I spent my $14.25 on Long Johns, crullers, and other deep-fried delights.

Ten years is a long time. But even as the people, the magazine, and the technology have changed, one thing has endured: our love of donuts. Cheers to the past decade, and to my co-workers who keep the tradition alive.

Sunday, March 31, 2013

Happy 13th birthday, Papa!

Papaya turned 13 last Saturday.

I was late to the party: No gifts (delayed shipping). No special treats (forgot about my stash of Greenies). Not even good weather.

When I finally threw her new Frisbee, she fetched only after I pointed and screeched about it. Her back legs are getting weaker, so things like running and jumping and getting in the car are less enticing. Yet I came home twice last week to see she had knocked over a floor lamp.

Oh no, Papa!

The great thing is, even at 91 or so years old, she is as enthusiastic as ever about company. Not just me, either — Katy, Sarah, and Anna at brunch, Terry at coffee, the mailman at my parents' house.

Thanks for all the lovins, Pops!

Thursday, March 21, 2013

Peter's birthday and March Madness

Life moves so fast: One day you're eating lasagna in honor of Peter and the next you're scrambling to make your tourney picks and wondering why people think Cal can't beat UNLV.


Even though St. Paddy's and Peter's celebration are so last Sunday, I didn't want them to go by without a little toast.

So Peter, in this world of deadlines and tournaments, happy birthday. Here's to your low-maintenance ways and high-energy tennis game. We appreciate them both!

P.S. If anyone wants the recipe (and some backstory) for the chocolate mint cake, they're here. As for the cool shades, you'll have to ask Nancy about those!

Wednesday, February 27, 2013

My bezeled pink druzy ring

I've gotten lots of compliments on the ring I made in class.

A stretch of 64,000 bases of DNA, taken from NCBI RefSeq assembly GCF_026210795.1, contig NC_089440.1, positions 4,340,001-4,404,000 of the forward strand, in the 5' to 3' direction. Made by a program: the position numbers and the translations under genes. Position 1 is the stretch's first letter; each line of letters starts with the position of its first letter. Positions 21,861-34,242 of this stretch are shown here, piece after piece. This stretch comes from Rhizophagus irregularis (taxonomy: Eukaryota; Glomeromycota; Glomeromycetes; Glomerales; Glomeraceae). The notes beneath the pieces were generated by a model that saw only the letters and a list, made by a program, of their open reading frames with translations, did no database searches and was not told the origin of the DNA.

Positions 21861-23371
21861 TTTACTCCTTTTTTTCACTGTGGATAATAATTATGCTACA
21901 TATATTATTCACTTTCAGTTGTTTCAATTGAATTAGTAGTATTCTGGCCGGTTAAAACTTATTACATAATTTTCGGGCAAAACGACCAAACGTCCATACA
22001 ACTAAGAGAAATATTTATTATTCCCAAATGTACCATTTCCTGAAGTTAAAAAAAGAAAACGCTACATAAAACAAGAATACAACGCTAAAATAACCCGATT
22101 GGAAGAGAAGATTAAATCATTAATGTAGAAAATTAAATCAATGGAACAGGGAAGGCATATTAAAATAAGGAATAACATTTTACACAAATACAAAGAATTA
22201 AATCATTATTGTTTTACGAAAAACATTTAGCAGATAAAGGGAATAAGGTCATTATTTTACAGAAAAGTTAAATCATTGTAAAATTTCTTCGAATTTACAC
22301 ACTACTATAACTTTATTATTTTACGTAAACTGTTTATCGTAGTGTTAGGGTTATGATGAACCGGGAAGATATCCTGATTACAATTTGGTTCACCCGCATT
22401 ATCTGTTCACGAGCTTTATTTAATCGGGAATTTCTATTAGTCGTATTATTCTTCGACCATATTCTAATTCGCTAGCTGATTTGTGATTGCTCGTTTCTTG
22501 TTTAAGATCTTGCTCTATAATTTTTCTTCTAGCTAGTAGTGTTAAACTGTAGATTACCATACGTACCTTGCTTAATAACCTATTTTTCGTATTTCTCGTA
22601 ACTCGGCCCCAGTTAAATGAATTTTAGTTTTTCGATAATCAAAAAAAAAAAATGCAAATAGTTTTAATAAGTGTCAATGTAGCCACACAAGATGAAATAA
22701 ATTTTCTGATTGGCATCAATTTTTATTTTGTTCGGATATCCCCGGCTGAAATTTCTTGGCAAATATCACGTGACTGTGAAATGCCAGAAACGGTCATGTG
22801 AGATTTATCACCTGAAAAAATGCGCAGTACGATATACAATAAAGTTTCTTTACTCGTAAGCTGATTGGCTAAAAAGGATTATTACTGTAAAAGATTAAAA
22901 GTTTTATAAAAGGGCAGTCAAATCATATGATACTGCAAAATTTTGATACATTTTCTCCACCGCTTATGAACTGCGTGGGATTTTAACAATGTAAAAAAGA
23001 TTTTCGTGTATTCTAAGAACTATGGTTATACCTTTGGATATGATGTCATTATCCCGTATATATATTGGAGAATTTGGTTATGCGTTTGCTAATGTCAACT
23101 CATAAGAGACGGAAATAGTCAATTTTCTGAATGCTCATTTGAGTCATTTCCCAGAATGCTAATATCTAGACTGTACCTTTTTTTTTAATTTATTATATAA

But I have to give credit where it's due: John helped me with just about every aspect of it. So kudos to him for the balanced bezel, the round band, and the clean soldering, among other things. (In case you were wondering, I did handle most of the filing and polishing myself.)

And thanks to Bill Zuback for the shot. He always brings out the best in jewelry.

I'm lucky to be able to work with so many experts!

Sunday, February 24, 2013

New York: Habits and some new places

I've been in New York only since Friday night, but I've been noshing my way through the city.

My first stop was Kobeyaki, just around the corner from my hotel. After a superlong day, it was nice to have a salty bowl of ramen with pork. The founders hope to turn it into a national chain like Chipotle — how great would that be?

Incidentally, I might still try Ajisen, a noodle chain that started in Japan. It's right across the street. I'm staying in Chelsea this trip, again at a Hilton Garden Inn. I love the 5 p.m. cookies and the friendly service. Where else will someone rush to your room to help you work the remote?

As always, I'm having toasted bagels for breakfast. That's one of the things I love about New York: The around-the-block deli, no matter where you are, is always good.